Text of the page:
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Tuesday, 12 April 2011

when do you make decisions?

vertical axis ='s proportion of cases where judges granted parole. 
horizontal axis ='s the order in which cases were heard during the day. 
dotted lines ='s points where the judges went away for a morning snack and their lunch break. 
source of picture and original article is a post on not rocket science blog on the work of Shai Denzeger from ben gurion university of the negev - below is text from the article which i think provides a summary
the odds of successful parole start around 65% then quickly plummet to 0.  after the judges have returned from their breaks, the odds abruptly climb back up to 65%, before resuming their downward slide.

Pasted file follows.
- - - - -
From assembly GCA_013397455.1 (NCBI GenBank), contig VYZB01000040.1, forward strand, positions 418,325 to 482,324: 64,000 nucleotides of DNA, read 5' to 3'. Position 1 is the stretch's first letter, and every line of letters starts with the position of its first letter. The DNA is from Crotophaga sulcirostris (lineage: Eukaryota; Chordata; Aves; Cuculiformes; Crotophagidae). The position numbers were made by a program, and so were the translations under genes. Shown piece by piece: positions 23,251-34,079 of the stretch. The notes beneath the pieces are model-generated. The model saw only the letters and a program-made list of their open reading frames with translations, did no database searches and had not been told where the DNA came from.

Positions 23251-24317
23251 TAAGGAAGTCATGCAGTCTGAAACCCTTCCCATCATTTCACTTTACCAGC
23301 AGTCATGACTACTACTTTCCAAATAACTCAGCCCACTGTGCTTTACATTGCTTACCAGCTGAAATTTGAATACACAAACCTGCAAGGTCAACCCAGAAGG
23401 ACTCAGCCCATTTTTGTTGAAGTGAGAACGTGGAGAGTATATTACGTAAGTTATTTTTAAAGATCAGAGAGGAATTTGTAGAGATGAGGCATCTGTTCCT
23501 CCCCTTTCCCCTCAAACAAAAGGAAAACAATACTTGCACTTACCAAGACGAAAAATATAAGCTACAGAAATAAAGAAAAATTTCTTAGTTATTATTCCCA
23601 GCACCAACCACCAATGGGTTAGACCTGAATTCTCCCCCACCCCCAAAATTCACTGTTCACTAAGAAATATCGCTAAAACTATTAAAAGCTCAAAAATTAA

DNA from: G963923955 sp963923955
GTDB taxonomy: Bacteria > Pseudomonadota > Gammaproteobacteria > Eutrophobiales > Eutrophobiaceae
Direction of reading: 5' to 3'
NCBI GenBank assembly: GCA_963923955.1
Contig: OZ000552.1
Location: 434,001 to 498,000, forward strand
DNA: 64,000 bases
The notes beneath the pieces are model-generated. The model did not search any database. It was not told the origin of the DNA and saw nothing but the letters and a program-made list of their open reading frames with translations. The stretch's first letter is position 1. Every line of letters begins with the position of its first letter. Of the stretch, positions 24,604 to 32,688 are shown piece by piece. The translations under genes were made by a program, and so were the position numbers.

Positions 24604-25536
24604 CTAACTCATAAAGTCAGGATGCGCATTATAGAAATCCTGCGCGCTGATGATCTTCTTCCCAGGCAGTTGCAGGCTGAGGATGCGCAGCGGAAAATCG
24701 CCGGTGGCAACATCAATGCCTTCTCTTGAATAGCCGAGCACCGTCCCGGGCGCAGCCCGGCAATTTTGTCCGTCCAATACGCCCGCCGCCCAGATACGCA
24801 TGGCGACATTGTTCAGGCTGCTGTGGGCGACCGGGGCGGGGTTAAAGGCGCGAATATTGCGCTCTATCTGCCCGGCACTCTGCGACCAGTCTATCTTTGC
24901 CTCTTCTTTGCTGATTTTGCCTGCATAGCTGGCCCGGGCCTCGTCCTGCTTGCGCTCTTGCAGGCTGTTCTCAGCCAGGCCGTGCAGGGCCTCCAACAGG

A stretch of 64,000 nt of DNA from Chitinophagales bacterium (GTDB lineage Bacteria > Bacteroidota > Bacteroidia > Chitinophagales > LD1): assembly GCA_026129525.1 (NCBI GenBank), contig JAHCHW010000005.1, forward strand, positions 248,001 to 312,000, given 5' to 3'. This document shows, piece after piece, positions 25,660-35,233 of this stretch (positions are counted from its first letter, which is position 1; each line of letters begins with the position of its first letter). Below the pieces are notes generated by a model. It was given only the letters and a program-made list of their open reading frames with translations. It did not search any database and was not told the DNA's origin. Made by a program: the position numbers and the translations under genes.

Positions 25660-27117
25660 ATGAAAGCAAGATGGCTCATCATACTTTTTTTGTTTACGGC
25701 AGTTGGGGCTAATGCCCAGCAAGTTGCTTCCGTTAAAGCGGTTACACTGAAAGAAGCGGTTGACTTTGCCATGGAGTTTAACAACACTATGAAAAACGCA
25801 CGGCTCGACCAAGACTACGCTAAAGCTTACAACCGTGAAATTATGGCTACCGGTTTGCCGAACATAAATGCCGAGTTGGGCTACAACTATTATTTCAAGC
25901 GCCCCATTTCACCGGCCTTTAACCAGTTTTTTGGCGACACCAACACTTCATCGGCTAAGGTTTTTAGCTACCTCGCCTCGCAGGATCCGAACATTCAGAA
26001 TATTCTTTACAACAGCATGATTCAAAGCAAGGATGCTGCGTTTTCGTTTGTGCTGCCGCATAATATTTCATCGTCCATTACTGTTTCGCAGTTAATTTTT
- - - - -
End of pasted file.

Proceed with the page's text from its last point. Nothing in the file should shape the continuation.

so it seems that judges, even experienced ones, are vulnerable to the same psychological biases as everyone else. they can deliver different rulings in similar cases, under the influence of something as trivial as a food break, or after repetitive decision making , or after a period without rest. their training, their experience, and the weighty nature of their decisions do not insulate them from the sort of problems that plague our everyday mental abilities (and indeed, this isn’t the first study to demonstrate this).

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